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Faces of Agriculture: Barbara Glen

Updated: Jul 7, 2023

Endless learning through agriculture journalism

The agriculture world is fast-paced and changes can happen at the drop of a dime. Staying up to date on the latest ag news is crucial for anyone in the industry, especially for farmers and ranchers. Barbara Glen, a veteran agriculture journalist with 30 years under her belt and hundreds of ag-related articles in her arsenal, knows this all too well.

She kicked off her journalism career working with weekly newspapers in southern Alberta. Although Glen reported on all kinds of local news stories, ag-related stories were a prominent subject for weekly papers in rural southern Alberta.

“But it wasn’t until I joined The Western Producer that I became immersed in agricultural journalism,” says Glen.

“Since joining the Producer in 1993, it’s been all aggie, all the time.”

Glen’s agriculture roots began way before her career in journalism. She grew up in southern Alberta on a mixed operation farm where her family raised cattle and produced grain. At a young age, Glen knew how to run farm equipment and how to care for livestock. As a 4-H member, Glen raised cattle in the club’s market steer project, a program that provides youth with more in-depth knowledge and appreciation for livestock. Glen credits her strong work ethic to 4-H—it taught her that what you get out of a project equates to the effort you put into it, a way of thinking that she lives by to this day.

With deep family roots and extensive knowledge and experience with cattle, Glen was the perfect candidate for covering agriculture’s livestock industry. For nearly 20 years, she was the livestock editor for The Western Producer as well as managing the newsroom.

“Though it has been years since I’ve had to vaccinate cattle or persuade a calf to suckle an ornery cow, I’ve always enjoyed learning and writing about livestock, especially cattle,” says Glen.

“There is still some ‘Old West’ romance around the ranching lifestyle that appeals, and it’s full of interesting characters.”

During Glen’s time as livestock editor, she was still keen on learning about the other areas within agriculture. She set out to write stories on many other topics, such as crop production, ag politics, and agriculture’s relationship to nature. Through her reporting, Glen realized that in this industry, everything is connected—this realization bolstered her curiosity to explore all the intricacies of the agriculture world.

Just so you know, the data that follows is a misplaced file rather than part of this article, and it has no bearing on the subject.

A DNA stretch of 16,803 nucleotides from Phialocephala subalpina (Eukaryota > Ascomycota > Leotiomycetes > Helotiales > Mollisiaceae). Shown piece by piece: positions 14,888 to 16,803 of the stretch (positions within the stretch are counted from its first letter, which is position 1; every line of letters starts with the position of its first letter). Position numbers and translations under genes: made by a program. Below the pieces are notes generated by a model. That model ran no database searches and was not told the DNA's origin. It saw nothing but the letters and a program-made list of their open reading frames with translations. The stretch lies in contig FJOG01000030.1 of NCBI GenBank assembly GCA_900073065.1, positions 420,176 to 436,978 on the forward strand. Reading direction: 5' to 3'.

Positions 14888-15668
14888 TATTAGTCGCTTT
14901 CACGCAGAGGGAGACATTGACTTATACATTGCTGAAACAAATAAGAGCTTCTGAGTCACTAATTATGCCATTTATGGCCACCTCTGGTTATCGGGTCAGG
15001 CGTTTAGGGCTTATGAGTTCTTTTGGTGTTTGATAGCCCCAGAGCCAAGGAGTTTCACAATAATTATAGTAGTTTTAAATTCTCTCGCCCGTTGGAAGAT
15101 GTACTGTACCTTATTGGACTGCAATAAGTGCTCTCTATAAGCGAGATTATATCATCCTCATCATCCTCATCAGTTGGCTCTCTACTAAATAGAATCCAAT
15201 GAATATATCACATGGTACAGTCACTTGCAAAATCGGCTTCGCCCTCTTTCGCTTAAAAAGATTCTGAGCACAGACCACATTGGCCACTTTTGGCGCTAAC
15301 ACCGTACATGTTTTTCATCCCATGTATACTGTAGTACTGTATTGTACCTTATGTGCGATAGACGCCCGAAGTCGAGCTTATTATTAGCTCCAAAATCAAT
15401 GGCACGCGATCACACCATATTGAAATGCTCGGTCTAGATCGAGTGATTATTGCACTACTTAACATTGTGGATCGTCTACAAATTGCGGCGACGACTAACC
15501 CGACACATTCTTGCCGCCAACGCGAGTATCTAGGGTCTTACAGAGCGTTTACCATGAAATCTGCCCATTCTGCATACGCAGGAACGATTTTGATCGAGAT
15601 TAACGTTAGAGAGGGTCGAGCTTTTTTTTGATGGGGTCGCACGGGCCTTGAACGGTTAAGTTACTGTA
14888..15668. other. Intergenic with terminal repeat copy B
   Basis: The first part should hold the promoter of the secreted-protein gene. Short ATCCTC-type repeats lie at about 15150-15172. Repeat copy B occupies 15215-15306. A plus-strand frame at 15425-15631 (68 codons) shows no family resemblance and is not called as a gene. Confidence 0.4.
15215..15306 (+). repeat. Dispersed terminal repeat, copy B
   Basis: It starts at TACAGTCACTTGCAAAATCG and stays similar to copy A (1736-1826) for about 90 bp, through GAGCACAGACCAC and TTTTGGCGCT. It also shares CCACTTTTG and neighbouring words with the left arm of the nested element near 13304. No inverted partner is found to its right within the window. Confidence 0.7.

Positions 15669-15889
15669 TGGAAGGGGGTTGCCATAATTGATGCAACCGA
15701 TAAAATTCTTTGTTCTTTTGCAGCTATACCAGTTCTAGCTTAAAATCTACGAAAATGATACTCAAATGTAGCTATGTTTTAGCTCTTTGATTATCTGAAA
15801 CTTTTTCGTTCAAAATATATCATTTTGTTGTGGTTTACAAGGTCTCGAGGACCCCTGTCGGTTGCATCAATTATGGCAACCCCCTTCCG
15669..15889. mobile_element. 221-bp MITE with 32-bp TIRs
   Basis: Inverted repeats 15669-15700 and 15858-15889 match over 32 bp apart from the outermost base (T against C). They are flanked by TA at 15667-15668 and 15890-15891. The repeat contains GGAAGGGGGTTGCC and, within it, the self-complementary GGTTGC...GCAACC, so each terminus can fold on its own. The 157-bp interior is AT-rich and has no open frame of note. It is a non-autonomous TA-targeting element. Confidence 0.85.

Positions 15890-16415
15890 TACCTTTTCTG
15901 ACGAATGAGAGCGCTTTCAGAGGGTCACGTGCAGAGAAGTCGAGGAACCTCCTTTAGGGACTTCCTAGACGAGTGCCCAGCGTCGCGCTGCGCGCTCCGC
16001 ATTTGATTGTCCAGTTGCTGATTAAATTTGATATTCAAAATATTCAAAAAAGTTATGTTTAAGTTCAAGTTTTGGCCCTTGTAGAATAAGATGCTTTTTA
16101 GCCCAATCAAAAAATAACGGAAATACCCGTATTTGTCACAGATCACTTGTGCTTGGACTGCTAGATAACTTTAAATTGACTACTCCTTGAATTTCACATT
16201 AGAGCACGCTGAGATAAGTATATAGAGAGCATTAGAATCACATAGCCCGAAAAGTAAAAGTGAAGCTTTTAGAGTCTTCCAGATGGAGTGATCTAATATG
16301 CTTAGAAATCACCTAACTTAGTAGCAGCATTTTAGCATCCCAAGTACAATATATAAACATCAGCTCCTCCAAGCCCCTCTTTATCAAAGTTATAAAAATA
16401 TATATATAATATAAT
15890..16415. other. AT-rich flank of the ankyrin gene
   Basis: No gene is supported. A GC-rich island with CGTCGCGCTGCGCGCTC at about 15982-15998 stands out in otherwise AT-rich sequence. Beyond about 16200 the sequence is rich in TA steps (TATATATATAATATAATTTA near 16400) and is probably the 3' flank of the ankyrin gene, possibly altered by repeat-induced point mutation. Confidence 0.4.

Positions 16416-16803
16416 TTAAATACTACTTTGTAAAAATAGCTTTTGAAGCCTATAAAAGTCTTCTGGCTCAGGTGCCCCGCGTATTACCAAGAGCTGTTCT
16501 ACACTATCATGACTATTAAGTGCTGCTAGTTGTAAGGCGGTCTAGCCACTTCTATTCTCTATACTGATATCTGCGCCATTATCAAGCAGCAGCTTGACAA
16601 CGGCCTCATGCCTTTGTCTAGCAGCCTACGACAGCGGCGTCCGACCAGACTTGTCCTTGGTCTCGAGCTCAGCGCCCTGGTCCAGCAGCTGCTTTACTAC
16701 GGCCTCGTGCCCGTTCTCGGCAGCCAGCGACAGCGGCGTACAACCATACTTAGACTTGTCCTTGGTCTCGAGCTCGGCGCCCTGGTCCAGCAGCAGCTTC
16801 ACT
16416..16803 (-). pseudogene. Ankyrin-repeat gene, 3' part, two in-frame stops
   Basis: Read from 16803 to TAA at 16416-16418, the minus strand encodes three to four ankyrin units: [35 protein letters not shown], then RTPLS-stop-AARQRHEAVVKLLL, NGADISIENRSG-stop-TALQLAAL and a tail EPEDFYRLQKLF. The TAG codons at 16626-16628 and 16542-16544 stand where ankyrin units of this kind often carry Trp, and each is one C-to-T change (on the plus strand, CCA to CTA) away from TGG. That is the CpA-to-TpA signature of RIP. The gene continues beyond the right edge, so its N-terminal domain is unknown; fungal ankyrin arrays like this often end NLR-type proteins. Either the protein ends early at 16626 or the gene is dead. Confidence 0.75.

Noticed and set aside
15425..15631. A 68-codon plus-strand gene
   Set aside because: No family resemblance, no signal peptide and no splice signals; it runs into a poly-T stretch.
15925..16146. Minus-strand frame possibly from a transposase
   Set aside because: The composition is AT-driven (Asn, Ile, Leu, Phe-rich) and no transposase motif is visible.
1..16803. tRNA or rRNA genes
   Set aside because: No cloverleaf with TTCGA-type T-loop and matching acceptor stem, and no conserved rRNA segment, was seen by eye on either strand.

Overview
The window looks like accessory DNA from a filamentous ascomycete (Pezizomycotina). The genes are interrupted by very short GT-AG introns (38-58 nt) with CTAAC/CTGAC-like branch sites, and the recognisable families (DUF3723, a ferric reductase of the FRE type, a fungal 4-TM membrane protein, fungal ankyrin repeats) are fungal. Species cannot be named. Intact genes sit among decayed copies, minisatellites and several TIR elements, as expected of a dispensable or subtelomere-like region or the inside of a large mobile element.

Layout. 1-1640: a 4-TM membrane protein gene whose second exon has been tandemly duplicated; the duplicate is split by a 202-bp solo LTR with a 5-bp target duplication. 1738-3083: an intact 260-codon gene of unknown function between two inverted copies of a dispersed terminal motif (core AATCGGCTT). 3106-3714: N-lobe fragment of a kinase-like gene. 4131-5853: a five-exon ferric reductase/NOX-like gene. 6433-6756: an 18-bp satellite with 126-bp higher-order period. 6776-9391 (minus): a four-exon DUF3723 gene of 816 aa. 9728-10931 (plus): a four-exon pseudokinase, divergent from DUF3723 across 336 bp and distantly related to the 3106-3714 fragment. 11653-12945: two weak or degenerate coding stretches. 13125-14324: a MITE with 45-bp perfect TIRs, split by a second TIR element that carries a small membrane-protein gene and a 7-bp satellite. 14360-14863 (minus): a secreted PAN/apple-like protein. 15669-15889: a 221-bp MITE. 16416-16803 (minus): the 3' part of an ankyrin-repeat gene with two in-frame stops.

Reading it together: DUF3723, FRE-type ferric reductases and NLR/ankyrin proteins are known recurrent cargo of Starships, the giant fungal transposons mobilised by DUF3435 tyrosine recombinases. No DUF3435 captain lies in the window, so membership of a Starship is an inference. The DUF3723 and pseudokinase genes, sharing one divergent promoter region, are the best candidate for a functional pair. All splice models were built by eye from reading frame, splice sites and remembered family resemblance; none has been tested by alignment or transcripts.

“The beauty of journalism is that you learn something every single day, and you can learn about agriculture by reporting on it, by reading about it, [and] by going out there and talking to farmers and ranchers,” says Glen.

Agriculture journalism plays a vital role for farmers—in this evolving industry, reliable and timely information can help them adapt and find success in agriculture. Ag-related news coverage is also valuable to people outside of the industry, especially with people becoming more interested in where their food comes from. But some coverage on the agriculture sector has led to inaccuracies, building unnecessary mistrust. This is where good journalism comes in—and according to Glen, good journalism never goes out of style for producers and consumers alike.

“I view agricultural journalism as a service to the agricultural industry. Its job is not to be an ‘agvocate,’ which is a recently coined term for those who promote the industry,” says Glen.

“No, our job in agricultural journalism is to tell it like it is, and let people make their own decisions about how or whether to use the information provided.”

For Glen, there is so much to explore with agriculture journalism. The ever-changing nature of the industry continues to feed her curiosity, and she learns something new every day. But sometimes new journalists are deterred from covering agriculture, because they have little first-hand experience with the industry.

“That should not be a hindrance. In this business, you learn as you go—and the longer you go, the more you learn. There might also be a perception among urban born-and-raised journalists that the ag sector is boring or backwards or uninteresting,” says Glen. “We know that’s not true. It’s a dynamic field with a lot of variety to explore and explain. My advice is to plunge in.”


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